Interactive Storytelling Evolution
It’s been said that because the traditional design of MMOs are based on social community that the story often just runs in the background and is missed by a lot of players. But so many of us can speak to the opposite, and discuss how MMOs combine changeable story and player influence to provide pivotal interactive storytelling. Back in 2002, my first impression of an MMO story came from Final Fantasy XI. Immediately, I was hooked, captivated by the characters, and I couldn’t wait to see the next cut scene.
I remember desperately wanting to see where the story would go. Of course, interactive storytelling may not always be perfect. Developers constantly need to create compelling new stories that provide some sort of autonomy, expressive, dynamic NPC responses, and new and interesting AI design. But nowadays designing often begins and ends around the foundation of a good story.
What is it about certain stories that “hook” us? I’ve been using a nickname for great narrative: Caffeinated writing. These are the stories that affect us, submerge into our subconscious, and blanket us with their mood. These are the stories that seem to stimulate our central nervous system, make us alert, and give us a sense of purpose and adrenaline. They make us feel addicted, and rabid to get to the end. Without caffeinated writing, a video game can get shelved and start collecting dust like a long forgotten book.
There are dozens of key elements that make a great story, but the first two that immediately come to mind are characters and pacing:
We want to be drawn in by rich characters—characters that astonish. Complicated characters that can break our heart in one moment and then inspire us in the next. It is never ignorable when a character’s soul bleeds. We’ll notice if characters feel half empty. They will appear in-game, but nothing about what defines them will be there. Without including the grit that makes a character passionate or apathetic, a character will be forgotten and the story will not impact us. It is in the character’s flaws, their honesty, and their choices that make us swoon, make us shiver, cry, laugh and cringe. Writers must not forget to give every character individual attention. They should be in every way alive. Characters should be forced to face anguish, love, betrayal, and denial. It is then that we (the players) will connect and fain with them. Because we have felt the same, we will latch on to these characters and in that moment the game becomes more than a game and the story feels real. It becomes a secret window where we can glimpse another version of ourselves, another version of what our lives have been or could become.
A Gasping Pace:
It’s pretty terrible when a story slows down to the point where we’re thinking: I don’t care about this. Get on with it. Every single word has to matter. There is a limited amount of time to draw the player into the world and show the characters that will take our breath away or tear our guts out. Not every part of every game needs to have non-stop action, comedic relief or serendipitous harmony are welcome interruptions, but those in-between-action moments should still move the plot, characters, goals, or conflict forward.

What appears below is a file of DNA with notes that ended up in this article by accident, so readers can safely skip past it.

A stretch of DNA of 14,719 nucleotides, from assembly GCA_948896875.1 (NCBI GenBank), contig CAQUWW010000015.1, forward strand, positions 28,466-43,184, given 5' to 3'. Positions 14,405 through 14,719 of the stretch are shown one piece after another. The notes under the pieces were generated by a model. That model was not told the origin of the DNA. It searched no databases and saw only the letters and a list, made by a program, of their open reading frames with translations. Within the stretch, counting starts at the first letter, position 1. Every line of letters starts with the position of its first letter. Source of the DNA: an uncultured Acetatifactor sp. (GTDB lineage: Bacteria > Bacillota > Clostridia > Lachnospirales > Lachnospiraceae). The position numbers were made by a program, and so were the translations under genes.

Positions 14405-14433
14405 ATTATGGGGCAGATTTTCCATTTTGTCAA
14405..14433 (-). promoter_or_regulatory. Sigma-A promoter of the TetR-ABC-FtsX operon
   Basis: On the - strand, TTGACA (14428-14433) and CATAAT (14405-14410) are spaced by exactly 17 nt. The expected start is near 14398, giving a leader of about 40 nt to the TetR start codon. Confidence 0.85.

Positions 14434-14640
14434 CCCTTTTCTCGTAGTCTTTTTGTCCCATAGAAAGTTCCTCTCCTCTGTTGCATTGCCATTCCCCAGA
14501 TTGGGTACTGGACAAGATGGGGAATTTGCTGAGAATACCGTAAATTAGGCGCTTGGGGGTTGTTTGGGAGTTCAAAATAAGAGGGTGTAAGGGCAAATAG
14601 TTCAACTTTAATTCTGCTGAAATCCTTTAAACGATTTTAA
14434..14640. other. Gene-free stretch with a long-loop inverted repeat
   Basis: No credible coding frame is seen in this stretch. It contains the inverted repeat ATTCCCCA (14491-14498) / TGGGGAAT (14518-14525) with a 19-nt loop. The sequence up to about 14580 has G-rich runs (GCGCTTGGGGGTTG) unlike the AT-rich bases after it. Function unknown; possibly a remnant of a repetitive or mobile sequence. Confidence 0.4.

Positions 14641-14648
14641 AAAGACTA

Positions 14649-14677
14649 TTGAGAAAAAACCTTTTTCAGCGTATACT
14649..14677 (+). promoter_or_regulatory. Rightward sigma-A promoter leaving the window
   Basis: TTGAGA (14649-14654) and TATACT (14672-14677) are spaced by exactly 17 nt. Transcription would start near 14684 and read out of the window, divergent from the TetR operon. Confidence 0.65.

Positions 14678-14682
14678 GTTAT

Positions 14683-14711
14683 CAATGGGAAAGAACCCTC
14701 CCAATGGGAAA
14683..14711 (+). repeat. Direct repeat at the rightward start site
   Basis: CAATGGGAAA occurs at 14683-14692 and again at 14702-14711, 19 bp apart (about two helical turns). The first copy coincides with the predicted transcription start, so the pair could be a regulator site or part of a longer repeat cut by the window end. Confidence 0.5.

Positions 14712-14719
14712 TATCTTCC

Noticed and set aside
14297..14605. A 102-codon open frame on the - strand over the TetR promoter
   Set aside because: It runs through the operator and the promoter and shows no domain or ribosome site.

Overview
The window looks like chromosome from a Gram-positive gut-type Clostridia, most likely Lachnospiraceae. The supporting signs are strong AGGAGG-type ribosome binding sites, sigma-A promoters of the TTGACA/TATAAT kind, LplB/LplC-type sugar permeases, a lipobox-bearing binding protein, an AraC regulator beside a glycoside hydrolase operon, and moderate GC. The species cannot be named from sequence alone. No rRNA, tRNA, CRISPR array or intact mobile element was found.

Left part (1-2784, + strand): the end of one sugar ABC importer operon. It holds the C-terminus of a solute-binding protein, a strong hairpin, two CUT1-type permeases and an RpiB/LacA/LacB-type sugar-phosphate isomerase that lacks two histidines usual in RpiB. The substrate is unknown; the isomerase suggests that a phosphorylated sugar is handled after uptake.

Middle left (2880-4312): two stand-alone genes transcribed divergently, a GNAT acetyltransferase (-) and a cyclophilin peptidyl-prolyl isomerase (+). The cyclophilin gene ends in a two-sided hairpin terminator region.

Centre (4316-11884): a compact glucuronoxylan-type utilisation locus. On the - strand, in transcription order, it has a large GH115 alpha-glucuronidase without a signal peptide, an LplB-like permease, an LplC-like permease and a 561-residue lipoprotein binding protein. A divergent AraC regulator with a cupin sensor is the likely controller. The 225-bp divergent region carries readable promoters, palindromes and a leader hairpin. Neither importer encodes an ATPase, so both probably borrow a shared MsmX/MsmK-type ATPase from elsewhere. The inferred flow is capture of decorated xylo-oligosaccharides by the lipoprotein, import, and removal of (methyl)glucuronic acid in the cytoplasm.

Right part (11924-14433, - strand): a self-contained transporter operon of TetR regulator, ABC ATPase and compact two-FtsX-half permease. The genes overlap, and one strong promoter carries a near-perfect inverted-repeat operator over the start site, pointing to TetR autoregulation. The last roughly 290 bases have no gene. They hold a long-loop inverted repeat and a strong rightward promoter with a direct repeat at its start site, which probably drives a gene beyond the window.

Stories in MMOs aim to keep us in our seats, much like in movies. But when we are sitting in a movie theater, whether we’re watching the latest blockbuster or a poignant drama, we as an audience assume a passive role. The plot is presented to us in a linear, non-negotiable sequence of events. We are not consulted on where the story goes or what happens to the characters we grow attached to. Of course, there’s nothing wrong with this style of storytelling, but gaming offers a distinct alternative, one that separates it from almost every other medium.
As a gamer, you’re not the viewer, you’re the actor! We find ourselves quickly invested in the characters because we’re not just watching them; we’re interacting with them. No other form of media can do this. Gaming places you in the story. This opportunity is so unique and so vast that I go on to talk more about it here:
One of the coolest aspects of being a part of today’s video game industry is how game stories are evolving into complex art forms. Interactive storytelling is becoming more and more important in all types of games. Good story is a way for games to stand out and rank on top. As graphics and technology become better and better, we rely on the story to be the defining point between “that fun game we played once” and the games we’ll never forget.
More and more storytellers from other media are joining the video game industry, and education is incorporating classes and workshops around the world to create new ways to craft better and more advanced video game stories. In just a few days, on May 10th, at the Computer History Museum, UC Santa Cruz will host panels on interactive storytelling during their symposium: Inventing the Future of Games 2013. Their focus will be on how the future of interactive storytelling is being invented now, and show a first-time public demonstration of an unannounced interactive storytelling technology.
How can interactive storytelling evolve to push the boundaries and conceive new possibilities? What MMOs do you think are doing this the best today?
With the next generation of games waiting just around the corner, we’ve only begun to scratch the surface. As game developers continue to imagine new worlds, the potential for immersive, interactive storytelling is limited only by human imagination. Games and their stories are continuing to evolve and diversify. The possibilities are endless and the future is bright.
Every week, Holder’s Dominion author Genese Davis opines about MMO gaming, the issues the genre faces, and the power of shaping online worlds.